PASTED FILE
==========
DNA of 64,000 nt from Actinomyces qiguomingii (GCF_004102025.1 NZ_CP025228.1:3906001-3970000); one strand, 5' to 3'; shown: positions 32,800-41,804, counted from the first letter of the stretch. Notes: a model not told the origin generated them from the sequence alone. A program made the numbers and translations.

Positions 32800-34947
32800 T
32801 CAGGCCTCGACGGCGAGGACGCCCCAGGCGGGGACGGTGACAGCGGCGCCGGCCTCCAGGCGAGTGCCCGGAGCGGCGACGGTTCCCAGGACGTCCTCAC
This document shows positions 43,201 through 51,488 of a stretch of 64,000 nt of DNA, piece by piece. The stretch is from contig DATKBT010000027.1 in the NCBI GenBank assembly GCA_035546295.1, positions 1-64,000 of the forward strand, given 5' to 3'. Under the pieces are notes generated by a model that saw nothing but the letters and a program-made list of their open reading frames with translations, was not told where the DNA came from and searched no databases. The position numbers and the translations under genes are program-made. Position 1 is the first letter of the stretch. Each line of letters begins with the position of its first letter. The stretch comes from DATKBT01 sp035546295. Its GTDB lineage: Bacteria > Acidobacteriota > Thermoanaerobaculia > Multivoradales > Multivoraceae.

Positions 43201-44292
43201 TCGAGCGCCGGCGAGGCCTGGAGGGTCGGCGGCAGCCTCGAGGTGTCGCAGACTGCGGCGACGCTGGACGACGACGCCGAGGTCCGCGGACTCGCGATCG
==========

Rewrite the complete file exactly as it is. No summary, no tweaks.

DNA of 64,000 nt from Actinomyces qiguomingii (GCF_004102025.1 NZ_CP025228.1:3906001-3970000); one strand, 5' to 3'; shown: positions 32,800-41,804, counted from the first letter of the stretch. Notes: a model not told the origin generated them from the sequence alone. A program made the numbers and translations.

Positions 32800-34947
32800 T
32801 CAGGCCTCGACGGCGAGGACGCCCCAGGCGGGGACGGTGACAGCGGCGCCGGCCTCCAGGCGAGTGCCCGGAGCGGCGACGGTTCCCAGGACGTCCTCAC
This document shows positions 43,201 through 51,488 of a stretch of 64,000 nt of DNA, piece by piece. The stretch is from contig DATKBT010000027.1 in the NCBI GenBank assembly GCA_035546295.1, positions 1-64,000 of the forward strand, given 5' to 3'. Under the pieces are notes generated by a model that saw nothing but the letters and a program-made list of their open reading frames with translations, was not told where the DNA came from and searched no databases. The position numbers and the translations under genes are program-made. Position 1 is the first letter of the stretch. Each line of letters begins with the position of its first letter. The stretch comes from DATKBT01 sp035546295. Its GTDB lineage: Bacteria > Acidobacteriota > Thermoanaerobaculia > Multivoradales > Multivoraceae.

Positions 43201-44292
43201 TCGAGCGCCGGCGAGGCCTGGAGGGTCGGCGGCAGCCTCGAGGTGTCGCAGACTGCGGCGACGCTGGACGACGACGCCGAGGTCCGCGGACTCGCGATCG